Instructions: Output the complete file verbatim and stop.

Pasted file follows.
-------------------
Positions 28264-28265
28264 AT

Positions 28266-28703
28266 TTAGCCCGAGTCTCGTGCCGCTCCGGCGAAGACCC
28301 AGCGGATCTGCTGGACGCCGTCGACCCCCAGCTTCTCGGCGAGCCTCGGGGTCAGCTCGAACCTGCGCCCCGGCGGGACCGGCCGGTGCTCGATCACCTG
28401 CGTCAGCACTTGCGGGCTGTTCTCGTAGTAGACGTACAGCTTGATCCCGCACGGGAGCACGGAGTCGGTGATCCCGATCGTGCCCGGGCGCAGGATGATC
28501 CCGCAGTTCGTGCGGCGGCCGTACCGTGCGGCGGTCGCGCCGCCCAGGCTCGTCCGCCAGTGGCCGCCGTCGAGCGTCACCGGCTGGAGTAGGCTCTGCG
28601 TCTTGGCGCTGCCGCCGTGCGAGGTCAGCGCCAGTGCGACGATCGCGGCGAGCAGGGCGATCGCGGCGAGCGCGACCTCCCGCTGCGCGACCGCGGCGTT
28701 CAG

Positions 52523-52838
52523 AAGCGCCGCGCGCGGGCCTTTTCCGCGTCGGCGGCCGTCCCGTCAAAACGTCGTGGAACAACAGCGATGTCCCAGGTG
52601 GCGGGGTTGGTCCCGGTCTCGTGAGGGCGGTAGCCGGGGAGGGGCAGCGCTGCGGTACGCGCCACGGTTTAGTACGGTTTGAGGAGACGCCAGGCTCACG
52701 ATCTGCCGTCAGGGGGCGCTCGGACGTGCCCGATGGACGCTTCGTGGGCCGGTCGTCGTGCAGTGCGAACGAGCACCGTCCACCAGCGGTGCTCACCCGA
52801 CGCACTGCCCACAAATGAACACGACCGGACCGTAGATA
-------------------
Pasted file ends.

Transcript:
Positions 28264-28265
28264 AT

Positions 28266-28703
28266 TTAGCCCGAGTCTCGTGCCGCTCCGGCGAAGACCC
28301 AGCGGATCTGCTGGACGCCGTCGACCCCCAGCTTCTCGGCGAGCCTCGGGGTCAGCTCGAACCTGCGCCCCGGCGGGACCGGCCGGTGCTCGATCACCTG
28401 CGTCAGCACTTGCGGGCTGTTCTCGTAGTAGACGTACAGCTTGATCCCGCACGGGAGCACGGAGTCGGTGATCCCGATCGTGCCCGGGCGCAGGATGATC
28501 CCGCAGTTCGTGCGGCGGCCGTACCGTGCGGCGGTCGCGCCGCCCAGGCTCGTCCGCCAGTGGCCGCCGTCGAGCGTCACCGGCTGGAGTAGGCTCTGCG
28601 TCTTGGCGCTGCCGCCGTGCGAGGTCAGCGCCAGTGCGACGATCGCGGCGAGCAGGGCGATCGCGGCGAGCGCGACCTCCCGCTGCGCGACCGCGGCGTT
28701 CAG

Positions 52523-52838
52523 AAGCGCCGCGCGCGGGCCTTTTCCGCGTCGGCGGCCGTCCCGTCAAAACGTCGTGGAACAACAGCGATGTCCCAGGTG
52601 GCGGGGTTGGTCCCGGTCTCGTGAGGGCGGTAGCCGGGGAGGGGCAGCGCTGCGGTACGCGCCACGGTTTAGTACGGTTTGAGGAGACGCCAGGCTCACG
52701 ATCTGCCGTCAGGGGGCGCTCGGACGTGCCCGATGGACGCTTCGTGGGCCGGTCGTCGTGCAGTGCGAACGAGCACCGTCCACCAGCGGTGCTCACCCGA
52801 CGCACTGCCCACAAATGAACACGACCGGACCGTAGATA